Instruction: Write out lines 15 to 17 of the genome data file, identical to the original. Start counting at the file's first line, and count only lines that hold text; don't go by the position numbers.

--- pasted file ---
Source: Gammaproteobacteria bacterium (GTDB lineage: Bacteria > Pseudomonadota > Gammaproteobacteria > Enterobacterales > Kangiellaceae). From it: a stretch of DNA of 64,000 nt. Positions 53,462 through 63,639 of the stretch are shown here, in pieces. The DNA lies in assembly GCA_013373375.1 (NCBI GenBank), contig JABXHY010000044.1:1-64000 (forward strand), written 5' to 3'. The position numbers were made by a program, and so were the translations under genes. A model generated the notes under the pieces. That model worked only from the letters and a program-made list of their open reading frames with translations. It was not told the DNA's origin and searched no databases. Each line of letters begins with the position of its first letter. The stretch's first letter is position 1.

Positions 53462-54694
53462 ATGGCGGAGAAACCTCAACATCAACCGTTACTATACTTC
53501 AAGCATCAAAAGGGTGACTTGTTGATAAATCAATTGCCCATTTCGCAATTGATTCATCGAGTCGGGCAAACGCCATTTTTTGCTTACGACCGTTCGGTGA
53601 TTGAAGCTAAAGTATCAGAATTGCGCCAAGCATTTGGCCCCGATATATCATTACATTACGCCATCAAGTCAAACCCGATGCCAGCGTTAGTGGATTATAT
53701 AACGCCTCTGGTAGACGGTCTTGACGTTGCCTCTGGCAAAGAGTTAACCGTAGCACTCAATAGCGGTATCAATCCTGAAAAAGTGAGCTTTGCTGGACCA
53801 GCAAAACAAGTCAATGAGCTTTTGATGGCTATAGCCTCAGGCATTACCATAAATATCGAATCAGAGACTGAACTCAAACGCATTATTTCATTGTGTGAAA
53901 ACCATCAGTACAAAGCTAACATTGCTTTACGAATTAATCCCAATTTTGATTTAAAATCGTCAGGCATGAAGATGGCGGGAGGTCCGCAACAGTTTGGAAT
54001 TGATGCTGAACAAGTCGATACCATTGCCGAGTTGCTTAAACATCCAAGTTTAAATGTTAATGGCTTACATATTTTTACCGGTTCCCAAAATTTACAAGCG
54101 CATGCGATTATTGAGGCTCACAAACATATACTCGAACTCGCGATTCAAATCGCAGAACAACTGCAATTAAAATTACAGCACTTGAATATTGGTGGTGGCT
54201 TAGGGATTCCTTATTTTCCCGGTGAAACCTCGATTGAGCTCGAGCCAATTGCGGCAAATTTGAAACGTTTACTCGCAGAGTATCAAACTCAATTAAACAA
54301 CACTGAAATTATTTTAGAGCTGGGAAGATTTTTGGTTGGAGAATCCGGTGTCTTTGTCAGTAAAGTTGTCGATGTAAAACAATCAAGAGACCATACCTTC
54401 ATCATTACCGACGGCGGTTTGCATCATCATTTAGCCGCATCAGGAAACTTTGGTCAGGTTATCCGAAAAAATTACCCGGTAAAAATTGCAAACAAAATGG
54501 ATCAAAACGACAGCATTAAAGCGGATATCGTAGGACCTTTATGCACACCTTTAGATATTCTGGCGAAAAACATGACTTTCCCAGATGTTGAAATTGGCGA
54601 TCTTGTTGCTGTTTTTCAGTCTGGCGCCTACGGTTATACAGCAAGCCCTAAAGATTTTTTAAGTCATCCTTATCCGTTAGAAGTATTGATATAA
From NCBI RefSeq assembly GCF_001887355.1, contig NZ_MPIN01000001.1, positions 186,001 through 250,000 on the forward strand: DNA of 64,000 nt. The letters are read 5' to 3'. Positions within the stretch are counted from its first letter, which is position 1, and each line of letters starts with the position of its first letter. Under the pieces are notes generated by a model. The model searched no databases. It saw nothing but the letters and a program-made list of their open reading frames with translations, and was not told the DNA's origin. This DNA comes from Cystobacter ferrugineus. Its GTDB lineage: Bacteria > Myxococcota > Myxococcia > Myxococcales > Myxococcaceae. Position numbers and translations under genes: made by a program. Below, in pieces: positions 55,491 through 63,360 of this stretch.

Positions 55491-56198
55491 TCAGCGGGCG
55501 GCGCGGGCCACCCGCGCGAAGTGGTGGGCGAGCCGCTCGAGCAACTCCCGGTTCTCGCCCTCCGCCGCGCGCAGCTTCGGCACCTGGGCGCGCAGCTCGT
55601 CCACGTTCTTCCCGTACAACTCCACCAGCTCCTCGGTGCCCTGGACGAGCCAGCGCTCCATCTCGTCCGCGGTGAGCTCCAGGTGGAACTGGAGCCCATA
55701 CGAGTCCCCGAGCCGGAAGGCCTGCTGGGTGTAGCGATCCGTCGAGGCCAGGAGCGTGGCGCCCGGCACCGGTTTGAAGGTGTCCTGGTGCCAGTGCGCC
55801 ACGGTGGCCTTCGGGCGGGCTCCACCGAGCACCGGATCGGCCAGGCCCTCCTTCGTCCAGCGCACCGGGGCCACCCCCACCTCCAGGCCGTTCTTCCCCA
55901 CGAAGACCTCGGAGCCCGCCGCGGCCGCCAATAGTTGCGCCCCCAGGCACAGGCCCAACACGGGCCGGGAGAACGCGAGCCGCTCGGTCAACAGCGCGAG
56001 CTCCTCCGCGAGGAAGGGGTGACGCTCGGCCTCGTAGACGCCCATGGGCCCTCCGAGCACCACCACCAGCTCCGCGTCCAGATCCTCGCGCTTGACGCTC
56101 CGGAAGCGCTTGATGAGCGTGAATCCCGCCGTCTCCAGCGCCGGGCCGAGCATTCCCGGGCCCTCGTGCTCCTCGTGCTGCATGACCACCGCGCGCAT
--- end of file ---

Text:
54601 TCTTGTTGCTGTTTTTCAGTCTGGCGCCTACGGTTATACAGCAAGCCCTAAAGATTTTTTAAGTCATCCTTATCCGTTAGAAGTATTGATATAA
From NCBI RefSeq assembly GCF_001887355.1, contig NZ_MPIN01000001.1, positions 186,001 through 250,000 on the forward strand: DNA of 64,000 nt. The letters are read 5' to 3'. Positions within the stretch are counted from its first letter, which is position 1, and each line of letters starts with the position of its first letter. Under the pieces are notes generated by a model. The model searched no databases. It saw nothing but the letters and a program-made list of their open reading frames with translations, and was not told the DNA's origin. This DNA comes from Cystobacter ferrugineus. Its GTDB lineage: Bacteria > Myxococcota > Myxococcia > Myxococcales > Myxococcaceae. Position numbers and translations under genes: made by a program. Below, in pieces: positions 55,491 through 63,360 of this stretch.

Positions 55491-56198